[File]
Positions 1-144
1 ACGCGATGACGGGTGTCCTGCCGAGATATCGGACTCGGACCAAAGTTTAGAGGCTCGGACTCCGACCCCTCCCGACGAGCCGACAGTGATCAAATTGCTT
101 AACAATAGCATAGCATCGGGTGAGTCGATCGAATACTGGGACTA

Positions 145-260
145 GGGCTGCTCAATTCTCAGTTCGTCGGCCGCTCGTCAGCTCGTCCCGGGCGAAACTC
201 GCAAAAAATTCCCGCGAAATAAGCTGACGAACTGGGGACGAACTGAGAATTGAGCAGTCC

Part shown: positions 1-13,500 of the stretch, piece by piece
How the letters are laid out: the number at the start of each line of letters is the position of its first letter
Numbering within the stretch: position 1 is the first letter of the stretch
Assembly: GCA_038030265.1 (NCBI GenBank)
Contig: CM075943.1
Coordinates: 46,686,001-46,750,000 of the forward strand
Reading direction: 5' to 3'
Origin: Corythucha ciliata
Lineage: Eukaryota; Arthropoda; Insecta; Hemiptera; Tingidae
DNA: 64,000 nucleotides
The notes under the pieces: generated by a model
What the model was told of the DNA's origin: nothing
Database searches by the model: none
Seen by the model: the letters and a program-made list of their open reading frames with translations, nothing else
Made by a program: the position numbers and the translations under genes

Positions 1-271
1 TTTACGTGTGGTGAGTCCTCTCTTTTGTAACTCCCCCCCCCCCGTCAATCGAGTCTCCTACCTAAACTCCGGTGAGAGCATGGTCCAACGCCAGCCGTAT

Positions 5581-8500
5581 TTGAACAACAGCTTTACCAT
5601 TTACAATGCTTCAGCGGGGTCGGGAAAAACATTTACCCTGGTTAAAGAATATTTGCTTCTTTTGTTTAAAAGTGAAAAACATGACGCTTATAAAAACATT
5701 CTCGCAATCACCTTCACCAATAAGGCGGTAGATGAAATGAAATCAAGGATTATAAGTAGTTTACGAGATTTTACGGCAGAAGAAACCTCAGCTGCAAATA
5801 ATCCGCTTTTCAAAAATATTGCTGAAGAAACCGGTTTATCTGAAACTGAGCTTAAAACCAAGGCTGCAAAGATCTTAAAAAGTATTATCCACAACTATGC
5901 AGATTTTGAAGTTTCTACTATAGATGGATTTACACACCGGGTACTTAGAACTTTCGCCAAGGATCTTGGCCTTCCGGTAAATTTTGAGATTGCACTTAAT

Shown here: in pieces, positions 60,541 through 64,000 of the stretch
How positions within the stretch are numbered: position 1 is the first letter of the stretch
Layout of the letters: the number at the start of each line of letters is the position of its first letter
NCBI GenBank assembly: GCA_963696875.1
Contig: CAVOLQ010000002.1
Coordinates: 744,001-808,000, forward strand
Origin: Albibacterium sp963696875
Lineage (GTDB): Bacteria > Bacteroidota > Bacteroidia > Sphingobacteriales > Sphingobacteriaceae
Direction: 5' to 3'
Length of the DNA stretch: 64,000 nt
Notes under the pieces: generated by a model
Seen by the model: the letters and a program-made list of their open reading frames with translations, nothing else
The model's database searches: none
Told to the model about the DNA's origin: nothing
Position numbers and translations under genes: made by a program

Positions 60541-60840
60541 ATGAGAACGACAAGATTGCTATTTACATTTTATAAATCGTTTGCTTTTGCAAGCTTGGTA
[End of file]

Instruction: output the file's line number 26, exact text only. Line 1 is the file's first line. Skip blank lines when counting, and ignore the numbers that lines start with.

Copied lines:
5601 TTACAATGCTTCAGCGGGGTCGGGAAAAACATTTACCCTGGTTAAAGAATATTTGCTTCTTTTGTTTAAAAGTGAAAAACATGACGCTTATAAAAACATT